For example, say you can afford to spend $2,000 per month on your mortgage payment (not including taxes and insurance). With a rate of 7%, you could borrow around $300,000. But with a 4% rate, you could afford to borrow as much as $400,000.

Strategies for buying in varying rate environments

If you’re buying when rates are high, you’ll need to adjust your homebuying plans accordingly. You might need to lower your price range or make a larger down payment to achieve an affordable monthly payment.

You should also be careful about overspending in a low rate environment. Though you may be able to borrow a larger amount with a low rate, make sure you aren’t stretching your budget too far. You don’t necessarily need to borrow the full amount the mortgage lender approves you for.

How to get the best mortgage rate

Tips for locking in the best rates

One of the best ways to score a good rate is to get approved with two or three different lenders and compare the rates they offer you.

If you’re having trouble getting a good rate, you might want to work on improving your credit or saving for a larger down payment and reapply later. 

The importance of credit scores and down payments

Your credit score can greatly affect the price you’ll pay to borrow a mortgage.

See Insider’s picks for the best mortgage lenders »

The higher your score is, the less you’ll pay to borrow money. Generally, 620 is the minimum credit score needed to buy a house, with some exceptions for government-backed loans. 

Mortgage rate outlook

Mortgage rates are expected to trend down eventually, but they likely won’t recede until inflation decelerates further.

Fannie Mae and the Mortgage Bankers Association predict that 30-year rates will fall to 6.4% by the end of the year.

Average mortgage rates FAQs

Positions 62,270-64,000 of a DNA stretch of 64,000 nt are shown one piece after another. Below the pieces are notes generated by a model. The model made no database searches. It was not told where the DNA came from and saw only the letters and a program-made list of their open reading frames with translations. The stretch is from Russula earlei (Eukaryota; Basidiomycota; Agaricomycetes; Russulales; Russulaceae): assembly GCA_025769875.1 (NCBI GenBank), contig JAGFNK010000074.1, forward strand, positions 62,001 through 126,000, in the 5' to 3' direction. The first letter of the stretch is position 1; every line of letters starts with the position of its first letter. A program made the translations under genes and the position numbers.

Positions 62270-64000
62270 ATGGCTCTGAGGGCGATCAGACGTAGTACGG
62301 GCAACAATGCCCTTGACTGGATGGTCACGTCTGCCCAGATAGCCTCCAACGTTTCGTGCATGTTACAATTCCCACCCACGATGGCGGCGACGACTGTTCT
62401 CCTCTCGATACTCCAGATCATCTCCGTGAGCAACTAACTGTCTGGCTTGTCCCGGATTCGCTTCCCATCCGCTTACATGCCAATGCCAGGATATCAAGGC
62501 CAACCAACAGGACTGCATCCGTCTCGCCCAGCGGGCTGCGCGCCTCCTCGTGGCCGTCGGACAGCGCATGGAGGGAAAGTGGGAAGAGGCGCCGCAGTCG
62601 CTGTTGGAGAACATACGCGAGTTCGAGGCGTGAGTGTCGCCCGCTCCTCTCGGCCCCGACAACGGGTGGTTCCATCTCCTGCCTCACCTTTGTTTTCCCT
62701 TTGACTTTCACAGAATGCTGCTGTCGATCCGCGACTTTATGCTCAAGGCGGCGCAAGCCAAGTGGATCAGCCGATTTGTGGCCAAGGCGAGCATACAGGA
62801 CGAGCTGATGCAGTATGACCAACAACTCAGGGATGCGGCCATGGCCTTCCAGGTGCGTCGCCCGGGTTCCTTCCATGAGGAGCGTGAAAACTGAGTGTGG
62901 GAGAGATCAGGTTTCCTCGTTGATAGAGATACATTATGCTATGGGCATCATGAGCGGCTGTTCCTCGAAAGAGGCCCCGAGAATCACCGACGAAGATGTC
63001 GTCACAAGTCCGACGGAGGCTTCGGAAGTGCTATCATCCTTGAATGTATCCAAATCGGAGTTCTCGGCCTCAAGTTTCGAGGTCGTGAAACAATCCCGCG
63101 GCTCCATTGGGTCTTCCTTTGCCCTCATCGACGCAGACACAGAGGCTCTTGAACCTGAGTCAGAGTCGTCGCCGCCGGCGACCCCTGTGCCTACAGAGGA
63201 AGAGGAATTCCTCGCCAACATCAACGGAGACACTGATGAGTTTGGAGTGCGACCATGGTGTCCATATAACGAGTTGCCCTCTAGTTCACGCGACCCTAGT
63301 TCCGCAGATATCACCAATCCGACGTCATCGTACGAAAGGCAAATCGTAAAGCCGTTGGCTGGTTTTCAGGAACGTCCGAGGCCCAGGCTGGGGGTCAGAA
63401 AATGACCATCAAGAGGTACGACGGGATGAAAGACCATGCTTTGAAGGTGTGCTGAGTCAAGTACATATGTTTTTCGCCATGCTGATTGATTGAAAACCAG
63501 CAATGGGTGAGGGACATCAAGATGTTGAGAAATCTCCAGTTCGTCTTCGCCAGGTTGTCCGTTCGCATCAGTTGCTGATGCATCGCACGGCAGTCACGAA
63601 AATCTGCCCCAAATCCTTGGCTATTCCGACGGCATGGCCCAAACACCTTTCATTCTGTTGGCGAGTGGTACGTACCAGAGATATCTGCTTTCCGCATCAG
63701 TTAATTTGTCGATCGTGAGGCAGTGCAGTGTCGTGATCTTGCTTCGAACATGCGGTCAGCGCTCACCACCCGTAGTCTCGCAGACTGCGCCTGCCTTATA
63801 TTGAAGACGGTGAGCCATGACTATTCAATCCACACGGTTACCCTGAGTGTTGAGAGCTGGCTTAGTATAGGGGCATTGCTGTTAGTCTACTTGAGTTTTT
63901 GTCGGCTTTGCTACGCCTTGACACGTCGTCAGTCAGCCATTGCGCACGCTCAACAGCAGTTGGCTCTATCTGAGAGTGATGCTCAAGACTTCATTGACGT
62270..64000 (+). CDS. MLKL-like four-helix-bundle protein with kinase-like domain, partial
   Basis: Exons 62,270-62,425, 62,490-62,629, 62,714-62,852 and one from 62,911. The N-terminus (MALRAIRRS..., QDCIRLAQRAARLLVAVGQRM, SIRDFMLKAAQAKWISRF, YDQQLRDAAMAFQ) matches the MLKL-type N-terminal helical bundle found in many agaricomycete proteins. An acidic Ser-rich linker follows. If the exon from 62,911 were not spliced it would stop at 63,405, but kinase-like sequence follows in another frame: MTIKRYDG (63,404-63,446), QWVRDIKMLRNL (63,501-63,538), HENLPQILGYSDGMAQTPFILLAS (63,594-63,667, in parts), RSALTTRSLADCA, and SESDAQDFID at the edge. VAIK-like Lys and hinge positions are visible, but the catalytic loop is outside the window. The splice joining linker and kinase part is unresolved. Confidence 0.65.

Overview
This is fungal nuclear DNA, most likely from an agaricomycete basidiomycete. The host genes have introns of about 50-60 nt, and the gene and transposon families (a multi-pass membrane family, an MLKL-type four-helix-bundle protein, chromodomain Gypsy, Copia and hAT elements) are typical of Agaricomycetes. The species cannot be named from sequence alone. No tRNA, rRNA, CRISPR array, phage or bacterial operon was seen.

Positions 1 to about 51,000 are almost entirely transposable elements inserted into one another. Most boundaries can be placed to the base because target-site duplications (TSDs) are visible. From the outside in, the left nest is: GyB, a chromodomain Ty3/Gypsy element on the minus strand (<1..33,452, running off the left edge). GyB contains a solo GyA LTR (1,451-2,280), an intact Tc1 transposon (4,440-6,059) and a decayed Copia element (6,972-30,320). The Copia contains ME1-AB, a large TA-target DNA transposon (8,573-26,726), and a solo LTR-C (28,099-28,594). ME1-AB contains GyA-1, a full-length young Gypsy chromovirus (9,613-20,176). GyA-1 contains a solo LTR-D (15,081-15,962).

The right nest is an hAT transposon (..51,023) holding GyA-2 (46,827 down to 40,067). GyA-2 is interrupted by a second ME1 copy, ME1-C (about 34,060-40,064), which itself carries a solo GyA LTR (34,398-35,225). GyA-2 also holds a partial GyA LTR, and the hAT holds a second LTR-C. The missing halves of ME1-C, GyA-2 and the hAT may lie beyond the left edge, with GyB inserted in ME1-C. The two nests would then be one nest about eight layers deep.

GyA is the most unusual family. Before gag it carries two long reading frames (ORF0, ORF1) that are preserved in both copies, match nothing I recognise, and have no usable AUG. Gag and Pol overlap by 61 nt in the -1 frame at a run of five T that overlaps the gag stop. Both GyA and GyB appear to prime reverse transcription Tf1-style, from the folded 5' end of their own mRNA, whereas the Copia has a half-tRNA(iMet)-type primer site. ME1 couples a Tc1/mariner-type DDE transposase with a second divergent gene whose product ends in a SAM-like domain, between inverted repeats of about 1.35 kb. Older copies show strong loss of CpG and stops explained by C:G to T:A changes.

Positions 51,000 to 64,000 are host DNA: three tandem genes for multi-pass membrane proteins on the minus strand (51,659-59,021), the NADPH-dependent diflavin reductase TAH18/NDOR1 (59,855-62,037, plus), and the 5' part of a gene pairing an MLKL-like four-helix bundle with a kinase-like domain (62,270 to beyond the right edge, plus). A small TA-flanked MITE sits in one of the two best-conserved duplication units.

Mortgage rates are influenced by economic trends and investor demand for mortgage-backed securities. 

In April 2024, 30-year mortgage rates averaged 6.85%.

Average mortgage rates nearly reached 8% in October of 2023, but they’ve since come down a bit. However, rates can vary a lot depending on your finances. If you have a lower credit score, you could still get a rate that’s in or near the 8% range. Rates are expected to decrease this year, so we may not see average rates reach 8%. 

If you’re planning to buy a house, you might not want to or be able to wait until rates drop. There can be benefits to buying when rates are high. You can often get a better deal on a home, since you won’t be up against as much competition.

The better your credit score, the better the rate you’ll get on your mortgage. To access the best mortgage interest rates, aim to have a credit score at least in the 700s.

Mortgage rates are up compared to where they were a year ago.

To get a lower rate, you’ll want to have a great credit score, a large down payment, and a low debt-to-income ratio.

Mortgage interest rates are expected to fall soon, but when and how much depends on the path of inflation; if price growth continues to slow, rates should fall in the coming months. If inflation remains stubborn, we may have to wait a bit longer.